For patients presenting with unexplained amenorrhea, galactorrhea, decreased libido, or problems with fertility, assessment of prolactin levels and testosterone levels should be considered as appropriate.
Interference with Laboratory Tests
ROZEREM (ramelteon) is not known to interfere with commonly used clinical laboratory tests. In addition, in vitro data indicate that ramelteon does not cause false-positive results for benzodiazepines, opiates, barbiturates, cocaine, cannabinoids, or amphetamines in two standard urine drug screening methods in vitro .
Patient Counseling Information
Prescribers or other healthcare professionals should inform patients, their families, and their caregivers about the benefits and risks associated with treatment with hypnotics, should counsel them in their appropriate use and should instruct them to read the accompanying Medication Guide [see Medication Guide].
Severe Anaphylactic and Anaphylactoid Reactions
Inform patients that severe anaphylactic and anaphylactoid reactions have occurred with ramelteon. Describe the relevant signs/symptoms and advise seeking immediate medical attention if any such things occur.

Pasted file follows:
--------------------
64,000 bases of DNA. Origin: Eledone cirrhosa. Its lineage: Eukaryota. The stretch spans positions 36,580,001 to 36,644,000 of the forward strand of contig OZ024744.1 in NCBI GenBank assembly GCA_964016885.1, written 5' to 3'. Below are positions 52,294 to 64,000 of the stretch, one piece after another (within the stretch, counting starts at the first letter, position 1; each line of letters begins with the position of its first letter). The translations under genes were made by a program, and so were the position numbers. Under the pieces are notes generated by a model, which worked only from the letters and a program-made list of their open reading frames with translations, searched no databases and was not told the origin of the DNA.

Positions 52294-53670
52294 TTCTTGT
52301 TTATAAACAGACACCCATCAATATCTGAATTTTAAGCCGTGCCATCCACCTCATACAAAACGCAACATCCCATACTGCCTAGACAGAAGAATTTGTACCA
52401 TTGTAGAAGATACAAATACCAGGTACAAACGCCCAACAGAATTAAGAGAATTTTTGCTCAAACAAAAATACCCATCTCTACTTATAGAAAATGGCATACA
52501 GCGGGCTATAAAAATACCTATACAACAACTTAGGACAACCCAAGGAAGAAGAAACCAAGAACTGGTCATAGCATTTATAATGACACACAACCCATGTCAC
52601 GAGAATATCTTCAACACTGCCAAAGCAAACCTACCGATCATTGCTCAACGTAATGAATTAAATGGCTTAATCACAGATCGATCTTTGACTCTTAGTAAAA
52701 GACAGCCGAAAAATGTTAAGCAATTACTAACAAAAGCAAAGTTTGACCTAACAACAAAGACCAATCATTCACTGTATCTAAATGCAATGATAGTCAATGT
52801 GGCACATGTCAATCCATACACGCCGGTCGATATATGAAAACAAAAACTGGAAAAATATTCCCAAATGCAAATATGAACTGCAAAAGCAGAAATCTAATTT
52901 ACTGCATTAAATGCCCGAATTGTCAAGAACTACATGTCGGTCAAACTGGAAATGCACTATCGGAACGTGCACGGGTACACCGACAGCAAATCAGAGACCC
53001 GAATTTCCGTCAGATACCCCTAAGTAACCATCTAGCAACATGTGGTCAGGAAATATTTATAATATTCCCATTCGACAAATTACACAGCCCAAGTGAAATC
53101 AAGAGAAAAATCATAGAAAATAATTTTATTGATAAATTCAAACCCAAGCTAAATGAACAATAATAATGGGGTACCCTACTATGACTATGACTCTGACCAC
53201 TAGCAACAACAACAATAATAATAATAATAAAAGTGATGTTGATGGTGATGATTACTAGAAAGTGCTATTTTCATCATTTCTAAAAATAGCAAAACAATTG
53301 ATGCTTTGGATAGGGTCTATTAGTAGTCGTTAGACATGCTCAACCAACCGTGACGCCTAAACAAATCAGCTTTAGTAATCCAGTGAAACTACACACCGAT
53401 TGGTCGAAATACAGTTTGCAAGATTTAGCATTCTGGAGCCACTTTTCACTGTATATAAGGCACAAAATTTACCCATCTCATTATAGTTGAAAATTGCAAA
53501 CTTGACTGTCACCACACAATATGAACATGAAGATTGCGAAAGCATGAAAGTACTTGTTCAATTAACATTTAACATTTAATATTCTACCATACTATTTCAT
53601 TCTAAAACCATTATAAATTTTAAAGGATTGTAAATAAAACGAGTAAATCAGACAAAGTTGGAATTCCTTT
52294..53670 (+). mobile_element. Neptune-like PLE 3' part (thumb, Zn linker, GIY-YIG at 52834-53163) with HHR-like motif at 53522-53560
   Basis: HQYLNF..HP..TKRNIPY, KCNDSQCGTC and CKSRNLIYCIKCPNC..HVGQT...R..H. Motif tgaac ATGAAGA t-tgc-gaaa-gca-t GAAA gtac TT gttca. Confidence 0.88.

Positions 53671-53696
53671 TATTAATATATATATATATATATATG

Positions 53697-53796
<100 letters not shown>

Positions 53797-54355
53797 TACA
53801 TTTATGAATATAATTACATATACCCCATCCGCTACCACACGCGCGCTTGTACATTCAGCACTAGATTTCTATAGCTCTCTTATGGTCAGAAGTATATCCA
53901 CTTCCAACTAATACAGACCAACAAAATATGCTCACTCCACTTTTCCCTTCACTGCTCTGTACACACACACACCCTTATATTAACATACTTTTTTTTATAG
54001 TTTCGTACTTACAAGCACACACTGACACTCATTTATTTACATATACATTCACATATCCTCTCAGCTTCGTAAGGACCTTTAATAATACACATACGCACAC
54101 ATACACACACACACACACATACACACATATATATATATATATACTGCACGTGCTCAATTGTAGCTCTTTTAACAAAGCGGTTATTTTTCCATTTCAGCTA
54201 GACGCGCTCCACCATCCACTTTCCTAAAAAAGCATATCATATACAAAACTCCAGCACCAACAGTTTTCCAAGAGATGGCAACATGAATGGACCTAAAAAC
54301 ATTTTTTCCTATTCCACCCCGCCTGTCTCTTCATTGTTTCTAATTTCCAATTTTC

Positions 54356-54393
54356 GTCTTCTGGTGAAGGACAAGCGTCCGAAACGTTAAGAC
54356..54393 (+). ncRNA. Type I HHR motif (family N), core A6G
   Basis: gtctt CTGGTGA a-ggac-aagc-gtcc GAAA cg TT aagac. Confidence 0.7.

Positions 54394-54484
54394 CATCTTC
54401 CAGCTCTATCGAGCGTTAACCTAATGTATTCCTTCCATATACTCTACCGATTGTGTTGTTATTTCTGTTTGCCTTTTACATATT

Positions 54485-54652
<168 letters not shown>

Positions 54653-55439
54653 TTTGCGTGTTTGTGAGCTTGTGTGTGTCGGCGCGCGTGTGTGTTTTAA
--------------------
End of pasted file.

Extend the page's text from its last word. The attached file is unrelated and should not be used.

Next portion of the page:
Sleep-driving and other Complex Behaviors
There have been reports of people getting out of bed after taking a sleep medication and driving their cars while not fully awake, often with no memory of the event. If a patient experiences such an episode, it should be reported to his or her doctor immediately, since “sleep-driving” can be dangerous. This behavior is more likely to occur when sleep medications are taken with alcohol or other central nervous system depressants. Other complex behaviors (e.g., preparing and eating food, making phone calls, or having sex) have been reported in patients who are not fully awake after taking a sleep medication. As with sleep-driving, patients usually do not remember these events.
Patients should consult their health care providers if they experience one of the following: cessation of menses or galactorrhea in females, decreased libido, or problems with fertility. Describe the relevant signs/symptoms and advise seeking medical attention if any such things occur.